Dead man running: Anatomy of Rick Perry's disastrous, all-but-over campaign

His fundraising is nonexistent, his staff has abandoned him, and he's gaffing again -- nice knowing you, Rick Perry

By Simon Maloy
September 4, 2015 9:57PM (UTC)
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Rick Perry (AP/Rainier Ehrhardt)

Rick Perry has been a candidate for president for exactly three months now, and it will be quite a feat if he makes it through month four. In the past few weeks, Perry’s campaign has imploded. He was booted from Fox News’ main-stage debate at the last minute by a surging John Kasich, and then got upstaged at the kids-table debate by Carly Fiorina. He’s been unable to convince anyone to give him money, and so he had to stop paying his staff, who have understandably decamped for campaigns that are in stronger financial shape. His New Hampshire operations have gone completely dark, and he’s down to one paid staffer in Iowa. The only thing keeping this corpse of a campaign twitching is Perry’s relatively well-funded super PAC, which for now is providing the things a campaign needs to actually function: advertising, warm bodies, etc.

This downward spiral reached its lowest point yesterday as Perry went on TV and accidentally said he was ending his campaign. Attempting to deflect Donald Trump’s quip that Perry was “getting out of the race” after having plunged in the polls, Perry told Fox News that “a broken clock is right once a day.” As many people have pointed out, the obvious interpretation of Perry’s response is that Trump, despite being wrong about most things, was correct about Rick Perry dropping out. But Perry wasn’t dropping out – not yet, anyway. So what the hell was he talking about? The likely explanation is that Perry doesn’t quite understand what the aphorism means and how it is supposed to be used. Maybe he was trying to say that Donald Trump is only correct about one thing per day, and this thing about Perry dropping out wasn’t it? No one knows for sure.


It was a gaffe of the sort that brought down Perry’s campaign four years ago, and the late-stage reemergence of the moss-brained nincompoop we all remember from 2012 is thoroughly amusing because Perry tried so hard to shed that image for 2016. Capitalizing on the impossibly low expectations set by his first presidential campaign, Perry donned a pair of smart-guy glasses and started telling everyone who would listen how he was actually studying policy now and meeting with experts. He seized on last summer’s border crisis and deployed the National Guard to “secure the border,” an obvious ploy to come off as presidential.

And he actually succeeded in convincing several credulous pundits and narrative-driven reporters that this “new” Rick Perry was going to be a sincere threat in 2016. Perry was “now a leading candidate to be the GOP presidential nominee in 2016,” declared the Weekly Standard last July. “It looks like everything is aligned for Rick Perry to be the Republican nominee for president in 2016,” wrote Time magazine a year earlier.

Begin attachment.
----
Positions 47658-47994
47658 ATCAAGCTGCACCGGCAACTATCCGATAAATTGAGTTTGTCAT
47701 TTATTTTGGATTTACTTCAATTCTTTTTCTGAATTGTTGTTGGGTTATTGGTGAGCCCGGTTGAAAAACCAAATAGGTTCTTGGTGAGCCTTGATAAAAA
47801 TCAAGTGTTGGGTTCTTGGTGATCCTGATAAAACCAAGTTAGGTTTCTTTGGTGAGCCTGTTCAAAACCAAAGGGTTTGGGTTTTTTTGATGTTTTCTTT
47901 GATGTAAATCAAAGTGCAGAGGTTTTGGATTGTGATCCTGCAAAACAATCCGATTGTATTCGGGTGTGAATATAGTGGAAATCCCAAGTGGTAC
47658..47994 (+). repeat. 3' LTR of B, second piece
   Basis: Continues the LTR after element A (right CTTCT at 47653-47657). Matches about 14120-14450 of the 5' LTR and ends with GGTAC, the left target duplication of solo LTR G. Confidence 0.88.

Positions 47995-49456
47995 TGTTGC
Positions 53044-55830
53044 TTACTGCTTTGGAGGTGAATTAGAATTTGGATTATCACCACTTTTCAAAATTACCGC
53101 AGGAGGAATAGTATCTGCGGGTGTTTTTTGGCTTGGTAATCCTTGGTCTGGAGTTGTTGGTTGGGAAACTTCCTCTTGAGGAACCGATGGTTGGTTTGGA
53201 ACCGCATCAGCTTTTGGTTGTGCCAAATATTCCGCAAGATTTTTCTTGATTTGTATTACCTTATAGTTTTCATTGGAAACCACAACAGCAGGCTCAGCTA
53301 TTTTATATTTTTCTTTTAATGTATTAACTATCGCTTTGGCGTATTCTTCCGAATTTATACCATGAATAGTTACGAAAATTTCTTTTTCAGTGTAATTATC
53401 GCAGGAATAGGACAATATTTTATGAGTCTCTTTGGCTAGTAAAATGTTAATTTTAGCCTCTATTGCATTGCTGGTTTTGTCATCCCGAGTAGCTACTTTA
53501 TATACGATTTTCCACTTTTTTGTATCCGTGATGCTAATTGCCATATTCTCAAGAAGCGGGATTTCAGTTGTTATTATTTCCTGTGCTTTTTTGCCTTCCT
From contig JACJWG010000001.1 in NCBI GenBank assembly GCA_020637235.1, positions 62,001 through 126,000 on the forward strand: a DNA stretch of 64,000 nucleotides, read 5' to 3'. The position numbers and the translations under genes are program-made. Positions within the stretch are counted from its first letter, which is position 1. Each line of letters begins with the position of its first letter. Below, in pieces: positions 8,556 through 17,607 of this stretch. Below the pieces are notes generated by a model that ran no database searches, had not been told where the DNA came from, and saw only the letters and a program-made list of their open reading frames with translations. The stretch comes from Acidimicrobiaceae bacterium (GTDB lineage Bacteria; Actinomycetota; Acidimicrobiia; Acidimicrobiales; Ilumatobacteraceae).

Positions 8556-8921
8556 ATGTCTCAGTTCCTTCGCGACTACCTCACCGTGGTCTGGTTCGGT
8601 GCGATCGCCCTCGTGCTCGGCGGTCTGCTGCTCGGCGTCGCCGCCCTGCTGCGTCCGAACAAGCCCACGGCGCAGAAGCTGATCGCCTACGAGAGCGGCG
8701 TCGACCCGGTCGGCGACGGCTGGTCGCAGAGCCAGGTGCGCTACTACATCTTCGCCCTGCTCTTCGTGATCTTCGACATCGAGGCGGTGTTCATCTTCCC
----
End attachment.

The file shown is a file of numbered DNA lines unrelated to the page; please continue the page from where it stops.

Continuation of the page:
Riding high on his new reputation for basic political competency, Perry ensconced himself in Iowa and worked to make the early caucus state the staging ground for his great political comeback. He spent so much time in Iowa that he started producing ads boasting about how much time he spent in Iowa. But despite his new smart-guy aesthetic and the fact that he spent most of his waking hours inflicting himself upon the Hawkeye State, his campaign never took off – Perry’s support in Iowa averaged about three percent heading into this summer, at which point it dropped off to roughly one percent.


The emergence of Donald Trump as the Republican favorite doomed whatever slim chance Perry might have had. Immigration and border security was supposed to be Perry’s issue heading into this campaign. He deployed the National Guard to patrol the border. He warned about terrorists – or “turrurrists” – streaming into the country from Mexico. He posed for tough-guy action photos with Sean Hannity. His catchphrase for the campaign is a dramatic recitation of what he claims to have told President Obama during the 2014 child migrant crisis: “If you will not secure the border between the U.S. and Mexico, Texas will.” But then Trump came in with his bombastic nativism and promises to build a giant wall to keep all the immigrant rapists out, and Rick Perry found himself completely overmatched. He tried positioning himself as the anti-Trump and directed harsh criticisms at the Donald, calling him a carnival barker and a “cancer” on conservatism, but his numbers kept on sinking.

Now all that’s left is the waiting. Perry, like all candidates on the cusp of failure, insists he has a way forward and just needs his moment to “break through.” And while super PAC money may keep him nominally in the game for a while longer, it’s hard to plot a scenario in which the “new Rick Perry” doesn’t go the way of the old Rick Perry.



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